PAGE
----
The Bait-Walker Sinker was created to walk rocky bottom structure without snagging up. It was designed in 1975 by Dan Gapen, Sr. to work both live bait and lures, such as crankbaits, spoons, trolling flies and stick plugs. Research proved the Bait-Walker to be 85 to 90% snag-free on natural rock bottom in both lake and river. The Bait-Walker walks across bottom with little resistance, because less than 5% of the sinker touches bottom. Built with a patented flat back, the angler feels less than 50% of the sinker's actual weight. Example: a 2 oz. Bait-Walker pulls but 1 oz. or less, at rod tip. When engaged in a rock crevice, the user only has to back over the snag, pull hard, and feel the sinker pivot back on itself and out of the snag. When touching rough rock bottom, because the point of pull is up and above the sinker weight, this rig will help lift up off the bottom then settle back to bottom inches later.
Besides all these features, the Bait-Walker also acts as a keel sinker, providing line twist while trolling. Nothing will get live bait or your favorite stick plug down where fish hold--better than a Bait-Walker sinker. Rig up a Gapen Bait-Walker and bait walk your offerings across structure to catch more fish. Walleye rigs, lake trout trolling, catfish weight and salmon rigging couldn't be easier than with the Gapen Bait-Walker. Bottom-bounce your way to hungry bottom-hugging fish with a Gapen Bait-Walker today.
Which Bait-Walker for What Bait? Live Bait
No matter which live bait you use, it is suggested that smaller sizes such as 1/4 oz., 3/8 oz., 5/8 oz., and 1 oz. be used. If you work heavy current or very deep water (50 feet or more) the 1 1/2 oz. and 2 oz. models maybe be required on live bait.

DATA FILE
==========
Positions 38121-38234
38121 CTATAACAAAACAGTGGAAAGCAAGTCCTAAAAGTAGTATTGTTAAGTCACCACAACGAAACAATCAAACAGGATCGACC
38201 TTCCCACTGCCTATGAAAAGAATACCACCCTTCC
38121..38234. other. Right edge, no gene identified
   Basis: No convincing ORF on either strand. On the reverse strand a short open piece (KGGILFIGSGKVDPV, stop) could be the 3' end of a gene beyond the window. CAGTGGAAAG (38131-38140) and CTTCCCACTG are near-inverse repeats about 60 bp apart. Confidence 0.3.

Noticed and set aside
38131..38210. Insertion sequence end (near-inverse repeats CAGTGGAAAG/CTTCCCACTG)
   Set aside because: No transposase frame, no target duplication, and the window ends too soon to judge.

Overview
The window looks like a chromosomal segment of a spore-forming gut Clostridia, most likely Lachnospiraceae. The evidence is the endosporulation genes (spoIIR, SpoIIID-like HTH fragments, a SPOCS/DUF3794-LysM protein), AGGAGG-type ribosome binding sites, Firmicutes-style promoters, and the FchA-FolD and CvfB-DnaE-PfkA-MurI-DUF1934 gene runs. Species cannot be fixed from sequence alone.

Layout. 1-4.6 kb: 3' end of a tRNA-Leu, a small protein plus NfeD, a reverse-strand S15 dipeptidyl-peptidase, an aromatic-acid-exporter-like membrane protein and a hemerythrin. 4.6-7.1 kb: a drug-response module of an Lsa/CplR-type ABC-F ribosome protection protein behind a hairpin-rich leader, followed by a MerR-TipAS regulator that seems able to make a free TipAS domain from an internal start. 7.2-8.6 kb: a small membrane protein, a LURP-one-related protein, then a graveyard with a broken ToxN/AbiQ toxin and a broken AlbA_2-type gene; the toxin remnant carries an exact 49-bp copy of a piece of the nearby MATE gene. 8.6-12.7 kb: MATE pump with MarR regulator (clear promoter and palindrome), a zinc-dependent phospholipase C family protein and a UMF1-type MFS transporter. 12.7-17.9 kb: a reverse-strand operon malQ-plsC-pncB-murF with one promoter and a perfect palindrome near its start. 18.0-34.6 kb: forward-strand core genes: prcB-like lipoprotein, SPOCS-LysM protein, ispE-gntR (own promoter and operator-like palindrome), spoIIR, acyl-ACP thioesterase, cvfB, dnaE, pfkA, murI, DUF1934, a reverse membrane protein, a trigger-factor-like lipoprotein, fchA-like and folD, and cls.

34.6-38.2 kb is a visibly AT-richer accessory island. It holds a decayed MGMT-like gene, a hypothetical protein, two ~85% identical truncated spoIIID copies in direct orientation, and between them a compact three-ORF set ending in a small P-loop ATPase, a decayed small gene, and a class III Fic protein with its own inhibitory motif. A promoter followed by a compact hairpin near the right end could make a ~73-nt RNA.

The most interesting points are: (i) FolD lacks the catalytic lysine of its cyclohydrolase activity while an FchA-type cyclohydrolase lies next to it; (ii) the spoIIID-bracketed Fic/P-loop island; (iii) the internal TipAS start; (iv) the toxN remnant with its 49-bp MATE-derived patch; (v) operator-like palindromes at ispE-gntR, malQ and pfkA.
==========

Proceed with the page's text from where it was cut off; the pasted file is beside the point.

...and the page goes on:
Plugs never use Bait-Walkers less than 1 oz. on your favorite minnow-style plug or crank bait. When plugs are trolled or retrieved below 20 feet of depth, water pressure tends to force them upwards. Always use plugs with shallow lips when working deep water. Bait-Walkers which work best on plugs are 1 1/2 oz., 2 oz. and 3 1/2 oz.
Any size Bait-Walker Sinker will work on a spoon, much depends on how deep you wish to troll or retrieve. However, if you are working species such as stripers or lake trout in water deeper than 50 feet, it is suggested that the 6 oz. and 10 oz. model be used.
When trolling a Bait-Walker, the user should use a lighter dropback line than rod line. Example: If you troll live bait with a 10-pound reel between swivel on the Bait-Walker and the hooked live bait. Though this snag-free sinker tends to walk without hanging up, hooks tend to snag in rocks and timber. If something is to give, let it have the six-pound line, if that works?
When trolling a Bait-Walker, the user should use a lighter dropback line than rod line. Example: If you troll live bait with a 10-pound reel line attached to the sinker...use a 6 lb. or 8 lb. line between swivel on the Bait-Walker and the hooked live bait. Though this snag-free sinker tends to walk without hanging up, hooks tend to snag in rocks and timber. If something is to give, let it be the 6 lb. line behind the Bait-Walker.
"How-To" Use the Bait-Walker as a Slip Sinker
By adding a swivel to the front eye of the walker you have created a near-perfect slip sinker rig. Unlike the usual lead-style slip sinkers which create drag when line is pulled through them, eyelets of the stainless swivels allow unrestricted movement. This application of the Bait-Walker might best be described as a "Trolley-Tram" effect. Suspended like a Trolley-Tram on a cable, this new application of the Bait-Walker Sinker enables the fisherman to double the uses this "NEW" fishing rig has to offer for the live bait man.